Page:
Manhattan prosecutor Alexandra Cooper sees both the seamy and the sophisticated sides of the city. Sometimes, though, the worlds collide. While attending a posh gala at the Metropolitan Museum of Art, Alex ends up investigating the death of a woman found in one of the museum's ancient Egyptian coffins.

Although the victim, a Met employee working on an exhibition with the Natural History museum, was slain months earlier, the corpse has been perfectly preserved. But finding out when and where she was killed means tracing the whereabouts of the coffin over many months and looking into everyone with access to it. At two such cavernous museums, with acres of subterranean storage tunnels, this is no meager feat.

Once again detectives Mike Chapman and Mercer Wallace are on hand to help with the murder investigation. Getting reacquainted with Alex's police pals (and surrogate family) is as much a reason to pick up Fairstein's fifth Alex Cooper novel as the intricate mystery itself. The snappy, flirtatious banter between Alex and Mike continues to be mischievously fun, and Mike's past is revealed in greater depth.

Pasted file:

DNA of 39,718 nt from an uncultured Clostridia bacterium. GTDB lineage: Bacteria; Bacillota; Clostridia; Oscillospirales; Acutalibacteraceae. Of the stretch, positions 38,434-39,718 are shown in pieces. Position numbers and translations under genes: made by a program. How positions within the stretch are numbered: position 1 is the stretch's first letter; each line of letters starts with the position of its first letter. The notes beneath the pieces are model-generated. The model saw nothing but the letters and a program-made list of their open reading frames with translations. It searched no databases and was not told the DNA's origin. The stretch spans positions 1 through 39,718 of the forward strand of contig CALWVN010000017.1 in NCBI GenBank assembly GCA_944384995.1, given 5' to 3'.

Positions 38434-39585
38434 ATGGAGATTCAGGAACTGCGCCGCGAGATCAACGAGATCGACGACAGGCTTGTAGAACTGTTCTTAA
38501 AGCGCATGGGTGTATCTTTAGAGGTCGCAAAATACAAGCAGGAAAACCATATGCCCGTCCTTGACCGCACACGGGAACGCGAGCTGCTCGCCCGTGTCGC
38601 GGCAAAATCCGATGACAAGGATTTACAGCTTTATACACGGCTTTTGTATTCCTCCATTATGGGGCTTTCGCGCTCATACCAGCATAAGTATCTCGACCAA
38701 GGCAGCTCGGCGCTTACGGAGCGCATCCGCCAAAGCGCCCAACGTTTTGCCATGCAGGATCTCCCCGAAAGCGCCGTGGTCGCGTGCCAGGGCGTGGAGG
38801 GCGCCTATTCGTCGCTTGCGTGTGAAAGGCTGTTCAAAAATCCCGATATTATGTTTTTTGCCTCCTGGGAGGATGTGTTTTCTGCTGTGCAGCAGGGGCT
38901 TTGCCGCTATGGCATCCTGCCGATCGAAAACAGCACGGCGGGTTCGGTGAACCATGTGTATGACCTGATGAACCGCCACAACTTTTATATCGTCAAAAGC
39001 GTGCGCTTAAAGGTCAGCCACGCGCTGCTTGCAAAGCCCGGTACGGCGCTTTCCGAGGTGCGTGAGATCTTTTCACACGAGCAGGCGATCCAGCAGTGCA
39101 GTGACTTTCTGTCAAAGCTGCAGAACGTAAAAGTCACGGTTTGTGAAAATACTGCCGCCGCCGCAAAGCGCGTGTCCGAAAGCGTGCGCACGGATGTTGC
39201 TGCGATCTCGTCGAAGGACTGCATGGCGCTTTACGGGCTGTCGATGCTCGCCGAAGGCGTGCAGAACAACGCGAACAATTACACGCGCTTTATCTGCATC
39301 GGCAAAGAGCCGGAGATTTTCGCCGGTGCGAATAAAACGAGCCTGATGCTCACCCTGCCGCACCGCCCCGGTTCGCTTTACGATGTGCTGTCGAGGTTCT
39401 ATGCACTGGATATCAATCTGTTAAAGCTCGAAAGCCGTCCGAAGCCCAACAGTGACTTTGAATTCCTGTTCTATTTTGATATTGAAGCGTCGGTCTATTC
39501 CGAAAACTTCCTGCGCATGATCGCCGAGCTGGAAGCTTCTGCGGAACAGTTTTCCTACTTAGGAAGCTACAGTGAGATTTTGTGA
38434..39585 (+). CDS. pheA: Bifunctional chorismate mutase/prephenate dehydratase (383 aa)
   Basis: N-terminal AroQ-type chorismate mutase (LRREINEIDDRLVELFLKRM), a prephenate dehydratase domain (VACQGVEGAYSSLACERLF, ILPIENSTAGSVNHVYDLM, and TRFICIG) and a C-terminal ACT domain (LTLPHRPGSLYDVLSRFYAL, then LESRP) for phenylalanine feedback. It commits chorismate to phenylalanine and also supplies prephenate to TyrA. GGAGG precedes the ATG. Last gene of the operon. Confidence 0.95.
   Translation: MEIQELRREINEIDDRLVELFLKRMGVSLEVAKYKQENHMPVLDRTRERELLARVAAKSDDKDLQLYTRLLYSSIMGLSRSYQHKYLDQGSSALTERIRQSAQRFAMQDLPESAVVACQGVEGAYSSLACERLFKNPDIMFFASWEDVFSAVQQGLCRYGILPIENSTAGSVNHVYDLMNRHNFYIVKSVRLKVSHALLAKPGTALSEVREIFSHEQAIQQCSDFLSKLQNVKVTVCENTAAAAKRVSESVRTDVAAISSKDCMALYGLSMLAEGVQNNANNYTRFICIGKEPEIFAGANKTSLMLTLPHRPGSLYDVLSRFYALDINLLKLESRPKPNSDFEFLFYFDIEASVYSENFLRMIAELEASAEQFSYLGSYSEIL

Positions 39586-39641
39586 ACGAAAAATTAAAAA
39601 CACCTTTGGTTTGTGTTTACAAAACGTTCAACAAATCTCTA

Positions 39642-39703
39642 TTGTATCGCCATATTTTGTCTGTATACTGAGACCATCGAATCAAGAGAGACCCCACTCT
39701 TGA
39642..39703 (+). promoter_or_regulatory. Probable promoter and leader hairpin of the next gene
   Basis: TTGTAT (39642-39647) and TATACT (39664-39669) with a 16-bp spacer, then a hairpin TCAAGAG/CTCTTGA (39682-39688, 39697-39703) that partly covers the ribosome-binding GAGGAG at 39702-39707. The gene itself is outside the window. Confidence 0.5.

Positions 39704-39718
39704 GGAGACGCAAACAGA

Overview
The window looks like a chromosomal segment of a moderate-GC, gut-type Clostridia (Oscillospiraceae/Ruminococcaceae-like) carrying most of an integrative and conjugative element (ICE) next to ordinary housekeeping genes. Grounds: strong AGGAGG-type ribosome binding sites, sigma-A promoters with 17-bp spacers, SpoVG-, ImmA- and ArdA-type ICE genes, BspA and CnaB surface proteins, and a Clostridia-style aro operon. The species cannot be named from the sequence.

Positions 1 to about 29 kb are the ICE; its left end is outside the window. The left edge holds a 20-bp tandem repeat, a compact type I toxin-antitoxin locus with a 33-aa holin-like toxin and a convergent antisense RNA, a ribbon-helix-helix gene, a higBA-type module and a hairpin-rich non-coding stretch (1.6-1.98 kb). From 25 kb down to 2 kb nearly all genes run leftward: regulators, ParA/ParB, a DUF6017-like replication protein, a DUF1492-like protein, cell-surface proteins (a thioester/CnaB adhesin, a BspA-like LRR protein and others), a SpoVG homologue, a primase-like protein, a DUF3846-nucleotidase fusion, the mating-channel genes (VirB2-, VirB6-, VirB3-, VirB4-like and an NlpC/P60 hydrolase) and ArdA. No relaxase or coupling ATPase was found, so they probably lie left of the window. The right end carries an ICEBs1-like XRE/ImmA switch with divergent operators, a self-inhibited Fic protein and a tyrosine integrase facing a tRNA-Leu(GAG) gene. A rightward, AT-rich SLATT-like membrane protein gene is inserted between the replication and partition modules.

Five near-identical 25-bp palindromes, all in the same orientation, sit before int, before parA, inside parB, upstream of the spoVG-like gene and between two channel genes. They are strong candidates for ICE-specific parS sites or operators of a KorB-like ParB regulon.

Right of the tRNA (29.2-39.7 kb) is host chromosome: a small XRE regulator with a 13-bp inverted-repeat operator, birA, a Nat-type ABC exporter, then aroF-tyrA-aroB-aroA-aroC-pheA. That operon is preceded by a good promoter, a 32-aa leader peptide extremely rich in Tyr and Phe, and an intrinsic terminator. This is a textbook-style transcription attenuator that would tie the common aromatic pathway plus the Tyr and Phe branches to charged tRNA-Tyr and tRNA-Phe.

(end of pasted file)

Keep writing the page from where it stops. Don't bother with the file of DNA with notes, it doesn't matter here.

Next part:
As the former head of the Sex Crimes Unit of the Manhattan D.A.'s office, Fairstein writes with an insider's view that gives her characters and cases authenticity. Although she's used the art world backdrop before (1999's Cold Hit), this isn't a reread. Her behind-the-scenes tours of actual museums are filled with fascinating detail, and the pacing is brisk throughout. (Jan., 384 pp., $25.00)

Reviewed by: 
Diane Snyder